First you're going to want to "dry" your acetone. Dry acetone means it has no water in it, water is bad because even a little bit will cause you to lose some of your drugs. To do this, crush up epsom salts in your mortar and pestle and put them in the oven on high for 3-4 hours. This will take all the water out of the epsom salts, and they will now absorb water from the atmosphere, or your acetone. Put the equivalent of roughly 1/5 of your container of acetone in dried epsom salts into the acetone container. Give it a good shaking for about a minute, and let it sit for a day. You now have dry acetone. Don't shake the container before using and pour slowly from the top layer so you don't pour out epsom salts with it. Pour it through a coffee filter to make sure you don't get any epsom salt in your drugs. If you have a glass eyedropper and patience, it's better to just use that to siphon acetone off the top and leave all the epsom salt at the bottom. Crush your drugs finely, and depending on how much you're washing put them in an acetone friendly container of appropriate size. Probably a shot glass. Then pour your filtered, dry acetone on top, enough to cover your drugs plus a little room at the top. The acetone will absorb impurities and some cuts, but not your drugs. Stir it around a bit with an acetone friendly utensil, (glass or metal) and let it sit for maybe 10 minutes. Then take a clean container with a new coffee filter on it, and wet the coffee filter with a bit of acetone. You can then pour in the contents of your shot glass. Save the coffee filter and scrape any residue from the shot glass. Let the acetone evaporate off and you can then retrieve your drugs from the coffee filter. If you're curious, you can also let all the acetone from the other container evaporate which will leave behind all the impurities that were removed, otherwise just dispose of it or keep it in a closed container to reuse later.
If you apply both of these techniques to your drugs they will become even cleaner. Keep in mind these techniques only work if what you bought as MDMA/coke/whatever actually contains MDMA/coke/whatever. If you wash a mystery E pill you'll still have mystery powder at the end, albeit cleaner mystery powder.
Links to resources on this topic: http://www.drugs-forum.com/forum/showthread.php?t=29652 http://www.drugs-forum.com/forum/showthread.php?t=27089 http://www.drugs-forum.com/forum/showthread.php?t=38798 https://www.dmt-nexus.me/forum/default.aspx?g=posts&t=46821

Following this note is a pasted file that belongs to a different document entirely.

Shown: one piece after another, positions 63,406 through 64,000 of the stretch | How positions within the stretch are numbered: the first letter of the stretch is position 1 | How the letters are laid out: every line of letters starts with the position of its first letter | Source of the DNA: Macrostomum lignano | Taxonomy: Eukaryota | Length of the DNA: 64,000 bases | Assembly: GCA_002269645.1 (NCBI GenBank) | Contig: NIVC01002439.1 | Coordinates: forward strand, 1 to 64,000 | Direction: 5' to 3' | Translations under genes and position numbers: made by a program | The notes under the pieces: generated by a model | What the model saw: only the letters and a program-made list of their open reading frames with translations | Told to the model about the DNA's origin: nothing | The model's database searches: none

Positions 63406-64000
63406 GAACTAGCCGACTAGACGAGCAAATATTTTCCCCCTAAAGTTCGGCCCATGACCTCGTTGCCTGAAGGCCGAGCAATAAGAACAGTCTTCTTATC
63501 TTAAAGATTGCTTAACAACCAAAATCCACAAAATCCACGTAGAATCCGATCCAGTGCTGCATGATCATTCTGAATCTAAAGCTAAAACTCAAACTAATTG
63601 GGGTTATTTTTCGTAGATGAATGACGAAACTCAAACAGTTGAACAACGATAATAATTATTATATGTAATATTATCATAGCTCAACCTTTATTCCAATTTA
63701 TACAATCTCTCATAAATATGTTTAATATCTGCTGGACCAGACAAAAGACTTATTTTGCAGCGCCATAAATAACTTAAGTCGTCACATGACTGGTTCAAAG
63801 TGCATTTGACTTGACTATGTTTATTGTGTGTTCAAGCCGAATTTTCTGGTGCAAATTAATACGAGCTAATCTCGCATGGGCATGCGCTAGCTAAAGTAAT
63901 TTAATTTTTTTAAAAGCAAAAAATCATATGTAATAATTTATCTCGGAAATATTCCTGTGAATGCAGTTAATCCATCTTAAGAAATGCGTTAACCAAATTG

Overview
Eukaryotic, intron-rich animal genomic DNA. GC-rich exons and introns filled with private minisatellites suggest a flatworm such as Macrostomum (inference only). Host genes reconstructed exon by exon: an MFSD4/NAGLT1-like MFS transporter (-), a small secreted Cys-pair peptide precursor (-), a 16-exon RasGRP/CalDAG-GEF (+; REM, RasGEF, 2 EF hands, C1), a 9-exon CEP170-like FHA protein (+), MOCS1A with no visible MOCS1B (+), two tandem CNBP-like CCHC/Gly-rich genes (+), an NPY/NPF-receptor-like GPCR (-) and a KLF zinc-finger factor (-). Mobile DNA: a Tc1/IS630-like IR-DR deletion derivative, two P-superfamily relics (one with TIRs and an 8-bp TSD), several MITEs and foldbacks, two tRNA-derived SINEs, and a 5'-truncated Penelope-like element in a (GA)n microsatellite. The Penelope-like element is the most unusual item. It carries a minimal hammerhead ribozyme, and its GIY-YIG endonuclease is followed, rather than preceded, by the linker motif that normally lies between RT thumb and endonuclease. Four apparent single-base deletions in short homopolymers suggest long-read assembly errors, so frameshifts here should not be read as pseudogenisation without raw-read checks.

Submitted by admin on Wed, 04/23/2014 - 12:27.
On Friday April 11th, Toronto City Councillor Giorgio Mammoliti introduced a motion to prevent agreements with Electronic Dance Music promoters who wish to rent the city’s publicly owned buildings on The Exhibition grounds.
The motion passed with a vote of 4-3. Mammoliti was thrilled, “We’re talking 5600 kids, many of them taking ecstasy on government lands owned by the taxpayers, I just think it’s wrong to be sending that message,” he said. “I don’t see the logic in that, if the private industry wants to have the venues in a private location then so be it.”
However, death from club drugs are rare. According to the Office of the Chief Coroner of Ontario between 2002 and 2010 only 17 deaths in Toronto were related to MDMA and ecstasy use. 10 of the people who died were over the age of 40. Meaning less than 1 youth a year died from ecstasy or MDMA use.
Furthermore, this motion goes directly against a long standing “Establishment of Late Night Entertainment Event Protocol (including Raves) and Co-ordinated Response to Inquest Recommendations into the Death of Allen Ho.” The protocol was adopted in August of 2000 and specifically recommends Exhibition Place a s a safe place to hold dance parties.
The Exhibition also created a protocol to ensure safety at dance related events held on the grounds. A number of harm reduction techniques must be used by event organizers including: paid duty police officers, private security, turnstiles and ambulance services on site at all times.
However noble, Councillor Mammoliti’s desire to protect children from the evils of raving may seem misguided.
Toronto’s rave community is notably upset by this decision and has started an online petition urging for it’s reversal.
Many community members feel that the motion was made due to the political sway of Muzik Nightclub owner Zlatko Starkovski. On January 14th, Mr. Starkovski wrote a letter to the chairman of the Exhibition and Councillor Mark Grimes, which stated:
In recent months the Exhibition Place has seen several competing events in both the Better Living Centre and the Direct Energy Centre. While we recognize the competitive nature of our business, this has caused Muzik problems in booking the talent for own shows on other nights. Muzik and the Exhibition Place are a destination venue. Our patrons come here one night a week specifically for our club, many from outside Toronto. If there is similar content and acts being hired on another or the same night, at the same location, we have will not be able to continue our successful programing.
Additionally, Exhibition Place staff have met with Mr. Starkovski and suggested he
consider the possibility of promoting a major EDM concert similar to the ones held on the
grounds in September and December 2013.
Muzik is not affected by this ban and stands to gain significantly from the decision. It has become increasingly obvious that harm reduction and safety was not the primary motivator in the decision to ban EDM events from The Exhibition.
When questioned about the possible negative effects of this decision, such as forcing the all ages scene underground, Mr Starkovski stated, “there is no underground scene, [this] means 12, 13, 14, 15 and 16 year old children will be at home safe.” He is also quoted as saying, “My biggest concern is that [electronic dance music concerts] are mixing 12-year-old girls with 50-year-old men.”
If you would like to see EDM events continue to be held at the Exhibition, which are safe and suitable for all ages, there are a number of ways you can help.